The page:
Glass substrates of conventional soda-lime-silica composition formed by a float process are preferred in the practice of the invention; however, as will be appreciated, the barrier layers of the invention are not limited thereto and may be used with any type of substrate, provided the barrier layers of the invention prevent or minimize migration of alkali metal ions e.g. sodium ions. Further, the barrier layers of the invention may be used to prevent or minimize alkali metal ion migration from glass into mediums even when the glass is subjected to elevated temperatures e.g. a temperature as high as 1100° F. (593° C.)
With reference to FIG. 1, LCD device 10 is similar to the type disclosed in U.S. Pat. No. 5,165,972 and includes opposed glass sheets 12 and 14 separated by peripheral seal 16 to define a chamber 18 containing liquid crystal material 20. Each of the sheets 12 and 14 carries a transparent barrier layer or film 22 of the invention sputtered on the glass sheets or substrates in accordance with the invention. An electroconductive coating 24 is over the barrier layer 22. An alignment layer 26 is over the electroconductive coating 24 in contact with the liquid crystal material 20. The light transmitting properties of the liquid crystal material 20 may be controlled by application of a potential difference between the electroconductive layer 24 on the glass sheets 12 and 14.
The barrier layer of the instant invention can also be used to prevent deterioration of photocatalytic compositions, e.g. of the type described in International Application Publication No. WO 95/11751. With reference to FIG. 2, there is shown an article 30 having barrier layer 32 of the invention between glass substrate 34 and a composition 36 of titanium dioxide particles in a silicone binder.
As can be appreciated, the LCD display 10 and article 30 described above are not limiting to the invention and are presented to illustrate two environments in which the barrier layer of the instant invention can be used.
The invention contemplates the use of metal oxide barrier layers such as, but not limited to, zirconium oxide, titanium oxide and zinc/tin oxide films are useable as barrier layers. The preferred metal oxides in the practice of the invention include but are not limited to zirconium oxide and titanium oxide because they are found to be more effective at thicknesses as low as 20 to 120 Angstroms, are optimally effective at thicknesses in the range of 30 to 60 Angstroms and less soluble in etchants than zinc/tin oxide and are less soluble in etchants than zinc/tin oxide. The metal oxide barrier layers of the present invention are preferably deposited by, but not limited to, magnetron sputtering of a metal target in an oxidizing atmosphere in a manner discussed below.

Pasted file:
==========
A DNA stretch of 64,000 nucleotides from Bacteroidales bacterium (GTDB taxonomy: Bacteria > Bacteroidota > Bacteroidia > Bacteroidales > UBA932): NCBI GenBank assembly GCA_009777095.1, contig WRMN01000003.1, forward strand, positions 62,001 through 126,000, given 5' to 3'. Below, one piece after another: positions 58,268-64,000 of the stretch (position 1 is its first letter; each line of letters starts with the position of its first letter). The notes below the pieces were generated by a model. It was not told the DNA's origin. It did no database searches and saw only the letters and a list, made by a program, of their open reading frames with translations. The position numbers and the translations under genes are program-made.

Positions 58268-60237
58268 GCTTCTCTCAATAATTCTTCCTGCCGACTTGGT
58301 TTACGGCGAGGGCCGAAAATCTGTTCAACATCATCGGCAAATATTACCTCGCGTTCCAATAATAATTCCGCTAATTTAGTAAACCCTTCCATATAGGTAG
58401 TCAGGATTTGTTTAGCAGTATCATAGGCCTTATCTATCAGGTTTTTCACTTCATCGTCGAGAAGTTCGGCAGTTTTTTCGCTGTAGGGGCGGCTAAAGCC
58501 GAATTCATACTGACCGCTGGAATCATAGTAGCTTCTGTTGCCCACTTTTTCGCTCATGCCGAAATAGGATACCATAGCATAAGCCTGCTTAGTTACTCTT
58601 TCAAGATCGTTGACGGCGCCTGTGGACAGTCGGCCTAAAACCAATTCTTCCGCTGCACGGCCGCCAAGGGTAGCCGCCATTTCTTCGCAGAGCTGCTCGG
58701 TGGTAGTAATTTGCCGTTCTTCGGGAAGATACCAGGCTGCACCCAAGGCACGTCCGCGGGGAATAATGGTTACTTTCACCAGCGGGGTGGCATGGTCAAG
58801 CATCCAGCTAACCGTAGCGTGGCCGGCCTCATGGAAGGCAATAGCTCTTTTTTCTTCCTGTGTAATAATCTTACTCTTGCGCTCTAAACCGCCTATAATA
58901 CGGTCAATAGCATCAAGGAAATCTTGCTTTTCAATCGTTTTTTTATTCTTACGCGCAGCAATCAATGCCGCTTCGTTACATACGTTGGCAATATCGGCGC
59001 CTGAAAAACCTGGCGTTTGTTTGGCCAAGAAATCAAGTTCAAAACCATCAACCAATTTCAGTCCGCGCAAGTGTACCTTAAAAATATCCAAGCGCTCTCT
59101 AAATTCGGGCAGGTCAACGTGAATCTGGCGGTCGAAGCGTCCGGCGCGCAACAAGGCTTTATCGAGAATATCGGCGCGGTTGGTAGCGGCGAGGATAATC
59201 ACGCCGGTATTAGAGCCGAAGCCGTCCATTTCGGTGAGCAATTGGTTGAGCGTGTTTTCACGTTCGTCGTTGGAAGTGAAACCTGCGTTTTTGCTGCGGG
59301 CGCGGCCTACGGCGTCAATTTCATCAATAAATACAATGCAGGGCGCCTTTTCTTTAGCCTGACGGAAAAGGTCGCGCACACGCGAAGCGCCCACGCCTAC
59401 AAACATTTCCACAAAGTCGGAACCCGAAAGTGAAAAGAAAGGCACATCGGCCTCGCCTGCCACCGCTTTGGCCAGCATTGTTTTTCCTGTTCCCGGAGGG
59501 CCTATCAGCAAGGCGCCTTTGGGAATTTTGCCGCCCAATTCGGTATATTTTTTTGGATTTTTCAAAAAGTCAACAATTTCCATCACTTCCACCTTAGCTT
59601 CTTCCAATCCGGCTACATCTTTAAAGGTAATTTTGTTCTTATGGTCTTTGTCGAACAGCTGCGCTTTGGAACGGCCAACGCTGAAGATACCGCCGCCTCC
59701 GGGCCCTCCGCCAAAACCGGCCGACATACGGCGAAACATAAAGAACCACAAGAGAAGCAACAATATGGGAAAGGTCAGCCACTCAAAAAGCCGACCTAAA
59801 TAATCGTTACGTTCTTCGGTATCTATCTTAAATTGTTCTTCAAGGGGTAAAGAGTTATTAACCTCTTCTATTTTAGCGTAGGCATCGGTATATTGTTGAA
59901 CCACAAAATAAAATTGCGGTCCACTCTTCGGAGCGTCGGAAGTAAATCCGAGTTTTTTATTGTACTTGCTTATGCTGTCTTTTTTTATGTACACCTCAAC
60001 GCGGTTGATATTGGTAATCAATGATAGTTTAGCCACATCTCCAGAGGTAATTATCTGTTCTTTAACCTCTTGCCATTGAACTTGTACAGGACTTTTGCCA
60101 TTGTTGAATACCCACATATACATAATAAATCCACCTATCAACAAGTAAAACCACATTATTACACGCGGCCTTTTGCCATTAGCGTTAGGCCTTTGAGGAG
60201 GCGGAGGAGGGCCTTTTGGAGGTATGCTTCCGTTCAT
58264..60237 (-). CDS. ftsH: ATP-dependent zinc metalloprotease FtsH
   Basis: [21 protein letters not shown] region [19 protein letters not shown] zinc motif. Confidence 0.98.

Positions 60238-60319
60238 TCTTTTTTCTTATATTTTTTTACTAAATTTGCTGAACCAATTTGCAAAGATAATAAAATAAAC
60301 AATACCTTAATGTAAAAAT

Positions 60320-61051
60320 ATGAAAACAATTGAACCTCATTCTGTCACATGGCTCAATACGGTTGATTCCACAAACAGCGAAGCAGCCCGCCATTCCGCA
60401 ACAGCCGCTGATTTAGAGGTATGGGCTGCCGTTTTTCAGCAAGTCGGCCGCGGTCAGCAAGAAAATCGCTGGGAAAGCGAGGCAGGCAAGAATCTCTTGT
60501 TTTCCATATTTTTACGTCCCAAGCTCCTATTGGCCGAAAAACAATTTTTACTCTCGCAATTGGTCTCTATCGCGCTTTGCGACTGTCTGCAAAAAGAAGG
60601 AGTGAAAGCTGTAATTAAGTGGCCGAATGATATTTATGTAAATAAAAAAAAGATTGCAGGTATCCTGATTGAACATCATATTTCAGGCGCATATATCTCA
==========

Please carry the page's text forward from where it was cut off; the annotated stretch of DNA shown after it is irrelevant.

Metal oxide films such as titanium oxide, zirconium oxide and zinc/tin oxide are usually amorphous when deposited as thin films e.g. films having a thickness less than about 180 Angstroms. Amorphous films have no grain boundaries and therefore are expected to be acceptable as barrier layers to prevent migration of alkali metal ions e.g. sodium ions. However, it is believed for reasons discussed below that amorphous films are more effective as barrier layers as their density increases. For example, titanium oxide films having a thickness in the range of about 45 to about 180 Angstroms are effective as barrier layers when the amorphous titanium oxide films have densities equal to or greater than about 90% of its crystalline density i.e. densities equal to or greater than about 3.80 grams per cubic centimeter; are more effective as barrier layers when the amorphous titanium dioxide films have densities equal to or greater than about 95% of its crystalline density, i.e. densities equal to or greater than about 4.0 grams per cubic centimeter, and are still more effective as the density of the amorphous titanium oxide film approaches its crystalline density i.e. approaches a density of about 4.2 grams per cubic centimeter.
Zirconium oxide films having a thickness in the range of about 30 to about 120 Angstroms are effective barrier layers when the amorphous zirconium oxide films have densities equal to or greater than about 90% of its crystalline density, e.g. densities equal to or greater than about 5 grams per cubic centimeter; are more effective as barrier layers when the amorphous zirconium oxide films have densities equal to or greater than about 95% of its crystalline density, i.e. densities equal to or greater than about 5.3 grams per cubic centimeters, and are still more effective as the density of the amorphous zirconium oxide film approaches its crystalline density, i.e. approaches a density of about 5.6 grams per cubic centimeter.